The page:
Made from 85-percent-recycled content, the bags hold more than twice the amount of an average plastic bag. Customers can find the black reusable bags in Wal-Mart stores and purchase them for $1 each. At the end of their life-span, Wal-Mart will recycle the bags.

Our estimates show that during its average five year lifetime, a reusable bag can eliminate the need for at least 100 disposable plastic bags. To date we have sold enough bags to eliminate the need for at least 400 million disposable plastic bags. In April 2008, as part of Earth Month, Wal-Mart gave away 1 million reusable bags, reducing the need for another 100 million disposable bags.

Q/A with Pat Justis

The chair of GTH was found in the expo hall during the morning hours of Tuesday, attending to various tasks, greeting the passing parade of attendees and generally taking in the overall feel of the conference from as many vantage points as possible. We grabbed a few moments of his time between those tasks, to get a state of the conference, with the afternoon sessions the only remaining elements of GTH.

GTH: How would you categorize the success of the conference to this point?
Justis: Very successful. I'm very happy. I've talked to a lot of exhibitors that are happy, to a lot of speakers and attendees. I've been to workshops and sessions and could not be more pleased. Maybe a little bit more pleased, but not very much more pleased.

GTH: What did you learn from prior conferences - either attending, or just hearing from people - that helped you try to adapt and improve this one?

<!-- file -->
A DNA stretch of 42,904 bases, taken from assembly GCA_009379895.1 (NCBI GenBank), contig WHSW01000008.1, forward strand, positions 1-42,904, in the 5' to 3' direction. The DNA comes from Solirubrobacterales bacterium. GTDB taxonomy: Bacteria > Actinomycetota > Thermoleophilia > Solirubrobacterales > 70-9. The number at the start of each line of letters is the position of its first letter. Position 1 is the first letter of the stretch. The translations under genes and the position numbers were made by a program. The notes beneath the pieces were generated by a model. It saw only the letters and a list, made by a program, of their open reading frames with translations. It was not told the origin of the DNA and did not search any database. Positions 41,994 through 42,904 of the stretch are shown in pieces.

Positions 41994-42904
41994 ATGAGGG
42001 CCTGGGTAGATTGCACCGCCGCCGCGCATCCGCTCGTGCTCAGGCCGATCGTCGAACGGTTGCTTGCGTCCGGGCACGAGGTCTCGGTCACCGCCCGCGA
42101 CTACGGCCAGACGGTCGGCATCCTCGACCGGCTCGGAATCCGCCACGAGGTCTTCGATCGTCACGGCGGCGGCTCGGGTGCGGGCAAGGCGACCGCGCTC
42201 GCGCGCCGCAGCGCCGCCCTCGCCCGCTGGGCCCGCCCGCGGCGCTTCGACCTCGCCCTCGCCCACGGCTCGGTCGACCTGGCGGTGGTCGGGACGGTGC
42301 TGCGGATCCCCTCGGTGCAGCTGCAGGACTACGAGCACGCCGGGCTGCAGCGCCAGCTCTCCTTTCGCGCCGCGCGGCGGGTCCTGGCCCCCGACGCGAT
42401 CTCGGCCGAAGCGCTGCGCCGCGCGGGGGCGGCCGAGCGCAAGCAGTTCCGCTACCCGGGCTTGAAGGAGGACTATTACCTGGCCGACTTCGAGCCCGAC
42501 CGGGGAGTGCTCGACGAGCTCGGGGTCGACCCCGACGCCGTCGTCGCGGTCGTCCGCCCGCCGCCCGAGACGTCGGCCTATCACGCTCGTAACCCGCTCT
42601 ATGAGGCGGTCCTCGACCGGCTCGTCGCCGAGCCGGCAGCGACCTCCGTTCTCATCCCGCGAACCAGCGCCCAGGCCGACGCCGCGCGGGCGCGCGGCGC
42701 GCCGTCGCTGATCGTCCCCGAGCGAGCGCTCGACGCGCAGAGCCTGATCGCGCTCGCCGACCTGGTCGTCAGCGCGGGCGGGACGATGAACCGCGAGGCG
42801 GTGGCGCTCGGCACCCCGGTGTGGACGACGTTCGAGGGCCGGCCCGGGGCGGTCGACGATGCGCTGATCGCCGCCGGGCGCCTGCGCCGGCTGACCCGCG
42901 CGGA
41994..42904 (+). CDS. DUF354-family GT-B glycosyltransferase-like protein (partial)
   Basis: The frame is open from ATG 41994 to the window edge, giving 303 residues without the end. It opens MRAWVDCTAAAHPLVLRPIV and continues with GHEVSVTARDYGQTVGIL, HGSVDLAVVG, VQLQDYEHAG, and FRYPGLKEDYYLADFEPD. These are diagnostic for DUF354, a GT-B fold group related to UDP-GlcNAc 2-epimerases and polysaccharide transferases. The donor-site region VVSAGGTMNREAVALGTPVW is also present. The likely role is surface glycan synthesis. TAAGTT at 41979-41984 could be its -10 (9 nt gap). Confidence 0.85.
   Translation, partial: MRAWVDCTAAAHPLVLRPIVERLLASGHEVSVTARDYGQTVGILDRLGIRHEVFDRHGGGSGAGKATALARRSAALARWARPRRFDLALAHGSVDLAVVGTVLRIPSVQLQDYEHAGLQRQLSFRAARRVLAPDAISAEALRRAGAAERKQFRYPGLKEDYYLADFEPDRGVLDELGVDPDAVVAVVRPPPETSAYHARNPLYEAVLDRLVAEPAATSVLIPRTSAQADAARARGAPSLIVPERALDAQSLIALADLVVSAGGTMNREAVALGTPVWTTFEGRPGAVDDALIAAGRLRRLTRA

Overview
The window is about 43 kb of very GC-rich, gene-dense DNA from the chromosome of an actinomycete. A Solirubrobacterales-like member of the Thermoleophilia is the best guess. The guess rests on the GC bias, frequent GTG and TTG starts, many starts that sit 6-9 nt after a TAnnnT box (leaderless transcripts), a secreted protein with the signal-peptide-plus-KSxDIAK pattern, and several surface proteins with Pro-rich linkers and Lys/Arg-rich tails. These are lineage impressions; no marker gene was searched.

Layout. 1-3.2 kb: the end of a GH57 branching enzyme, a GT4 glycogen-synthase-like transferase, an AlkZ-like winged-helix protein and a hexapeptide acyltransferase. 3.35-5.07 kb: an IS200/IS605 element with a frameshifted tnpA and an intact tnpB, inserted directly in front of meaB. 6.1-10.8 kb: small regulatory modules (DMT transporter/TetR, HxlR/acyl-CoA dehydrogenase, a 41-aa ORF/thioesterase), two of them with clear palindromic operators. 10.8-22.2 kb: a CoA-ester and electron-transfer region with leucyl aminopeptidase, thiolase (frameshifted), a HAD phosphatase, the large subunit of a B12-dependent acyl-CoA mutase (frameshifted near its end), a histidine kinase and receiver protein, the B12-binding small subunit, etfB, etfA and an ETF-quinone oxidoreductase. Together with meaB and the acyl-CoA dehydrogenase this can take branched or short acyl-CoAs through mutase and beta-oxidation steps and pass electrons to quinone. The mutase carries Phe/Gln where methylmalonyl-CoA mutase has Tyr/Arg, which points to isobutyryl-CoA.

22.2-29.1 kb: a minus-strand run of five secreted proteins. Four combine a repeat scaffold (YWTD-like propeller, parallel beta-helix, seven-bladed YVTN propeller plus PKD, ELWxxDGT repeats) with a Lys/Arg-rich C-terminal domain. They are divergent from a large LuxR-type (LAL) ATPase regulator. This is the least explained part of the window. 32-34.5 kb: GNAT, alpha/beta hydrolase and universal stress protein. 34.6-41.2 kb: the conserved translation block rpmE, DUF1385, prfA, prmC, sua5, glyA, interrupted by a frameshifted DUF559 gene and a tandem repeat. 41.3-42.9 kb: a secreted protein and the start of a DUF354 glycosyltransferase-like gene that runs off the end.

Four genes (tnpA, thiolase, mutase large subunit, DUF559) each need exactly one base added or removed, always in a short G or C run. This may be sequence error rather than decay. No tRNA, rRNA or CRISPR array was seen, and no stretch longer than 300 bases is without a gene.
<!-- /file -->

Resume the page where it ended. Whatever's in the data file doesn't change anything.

Justis: A few things. Greening the conference as much as we can. The other thing was making sure that people had time to take in the exhibits and take in the new technologies and existing businesses, what they offer to help get the job done. And just logistically, not being too spread out, so that people have time to get to exhibits and workshops and food and events. All those kinds of things, I think, we've addressed pretty well.

GTH: The flipside is that I'm sure people from Detroit are intrigued by what's happening and what works. What are you telling those folks?
Justis: We've been telling them that as soon as we're finished paying the bills, we'll be happy to talk to them and to pass that along. We haven't really talked a lot about details and lessons learned, yet. We have talked about speakers and things that they might bring back. Like the Greensburg, KS, group, having them come each year to give an update.